How to Educate Diabetic Patients
There is no one-size-fits-all treatment for diabetes, and the intensity and number of symptoms vary considerably between people.
Educating people about the diabetes epidemic is critical because it is a growing concern for many folks worldwide.
According to the Centers for Disease Control and Prevention, there are currently 37.3 million Americans living with diabetes. A quarter of them is unaware that they have the disease.
It is essential to educate patients on why they must pay attention to their body’s signals to maintain optimal metabolic health.
They also need to know that symptoms of diabetes, primarily type 2, can vary because it affects every cell in the body. The following topics should be the basis of your education.
What Are The Causes Of Diabetes?
Different factors can cause diabetes, but the following are the most common factors.
- Family history and genes
- Hormonal diseases such as Hyperthyroidism, Cushing’s syndrome, and Acromegaly
- Certain medications
Different Types of Diabetes
There are primarily three different forms of diabetes
Type 1 Diabetes
Even though type 1 diabetes can start at any age, it is most common in kids and teens. Its main characteristic is a lack of insulin production, necessitating daily insulin injections to keep blood glucose levels in check.
You can make diabetes management for your child easier by getting medical insurance that covers diabetic treatment.
Type 2 Diabetes
Type 2 diabetes is more prevalent in adults and responsible for approximately 90 percent of all diabetes cases in the United States.
It is possible to get type 2 diabetes if your body does not correctly utilize its insulin.
The most effective treatment for type 2 diabetes is lifestyle modifications that include physical activity and a healthful diet.
To keep their blood glucose levels under control, the vast majority of persons with type 2 diabetes will require oral medications and/or insulin over time, according to the American Diabetes Association.
Gestational Diabetes (GDM)
Gestational diabetes (GDM) is a kind of diabetes that manifests itself as high blood glucose levels during pregnancy. It can lead to difficulties for both the mother and the unborn child.
After pregnancy, gestational diabetes usually fades, but women who have it and their children are more likely to acquire type 2 diabetes later.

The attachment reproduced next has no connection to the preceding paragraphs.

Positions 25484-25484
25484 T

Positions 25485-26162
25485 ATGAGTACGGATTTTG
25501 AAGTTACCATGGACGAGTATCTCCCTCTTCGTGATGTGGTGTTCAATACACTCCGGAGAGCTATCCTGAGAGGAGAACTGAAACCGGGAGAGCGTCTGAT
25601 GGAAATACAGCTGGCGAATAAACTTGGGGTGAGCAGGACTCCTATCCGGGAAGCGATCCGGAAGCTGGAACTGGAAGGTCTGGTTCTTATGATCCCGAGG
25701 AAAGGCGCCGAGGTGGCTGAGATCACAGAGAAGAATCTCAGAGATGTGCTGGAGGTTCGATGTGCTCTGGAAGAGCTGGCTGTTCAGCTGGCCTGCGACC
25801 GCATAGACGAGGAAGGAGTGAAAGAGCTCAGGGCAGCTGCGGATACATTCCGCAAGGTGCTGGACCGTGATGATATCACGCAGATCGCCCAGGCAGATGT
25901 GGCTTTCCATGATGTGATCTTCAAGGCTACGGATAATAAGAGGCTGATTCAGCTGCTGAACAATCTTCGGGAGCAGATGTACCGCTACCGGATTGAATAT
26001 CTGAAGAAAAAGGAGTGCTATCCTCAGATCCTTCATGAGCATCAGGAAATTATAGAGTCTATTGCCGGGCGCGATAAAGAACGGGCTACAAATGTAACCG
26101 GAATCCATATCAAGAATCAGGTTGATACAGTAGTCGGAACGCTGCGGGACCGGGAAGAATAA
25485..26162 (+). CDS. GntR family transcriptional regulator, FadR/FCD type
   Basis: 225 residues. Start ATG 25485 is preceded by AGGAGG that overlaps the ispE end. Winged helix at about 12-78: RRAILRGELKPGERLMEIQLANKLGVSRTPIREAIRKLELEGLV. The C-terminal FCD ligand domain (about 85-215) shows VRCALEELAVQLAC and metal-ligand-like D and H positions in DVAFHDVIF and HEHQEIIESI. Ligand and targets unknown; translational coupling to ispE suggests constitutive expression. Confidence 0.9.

What Are The Common Symptoms Of Diabetes?
As earlier stated, the intensity of diabetes symptoms varies from one person to the next. However, the following are the most common of them.
- Blurred vision
- Body shakes
- Bruises or any other skin infections that take too long to heal
- Dry skin and mouth
- Frequent urination
- Increased appetite
- Sudden unexplained weight loss
- Tingling sensation on the hands, arms, legs and feet
- Too much thirst
Diabetes Management Strategies
Diabetes has no cure. However, with self-care and great management strategies, anyone with the disease can live a long healthy life.
Here are the basic self-care strategies for diabetes management.
1. Eat A Healthy Diabetic-Friendly Diet
Diet is one of the most frustrating aspects of diabetes self-management. Creating a diet plan that will not spike your blood sugar levels is not an easy task.
Fortunately, you can use various diabetic-friendly diets without worrying about negative consequences.
Among the most effective are the vegetarian diet, The Mediterranean Diet, The Low-Carb Diet, The Zone Diet, The Paleo Diet, and The Alkaline Diet, to name a few examples.
You can also consult with a registered dietitian competent in diabetes-specific nutrition.
When it comes to controlling blood sugar levels, dietary changes alone are not enough for some people.
Diabetes is a degenerative condition that can deteriorate over time because of its progression.
The American Diabetes Association recommends medication and nutrition therapy to achieve blood sugar targets.
1. Practice Portion Control
Even if you feel too hungry to eat more, you should refrain from doing so. Measure or weigh your food into the fitting portion servings to avoid spiking your glucose levels by overeating.
Half of your plate should have proteins and fiber-rich veggies in every meal.
2. Exercise More
When you have diabetes, any amount of physical movement is preferable to nothing at all. Choose activities that you enjoy and gradually increase your participation in them to grow healthy habits.
In addition to helping your body lose weight, exercise has the added benefit of naturally lowering your blood sugar levels.
Diabetes management boils down to two things: self-care and awareness. You can accomplish this by adopting a healthier way of life, including consuming nutritious food portions.
Count your carbs to make sure you do not go over your carb limit, and ensure that every meal you eat contains a good balance of fiber-rich vegetables, proteins, healthy fats, fruits, and a variety of starches to keep your blood sugar stable.
In addition, you should increase your physical activity, eat mindfully, drink plenty of water, and coordinate your medications with your diet.
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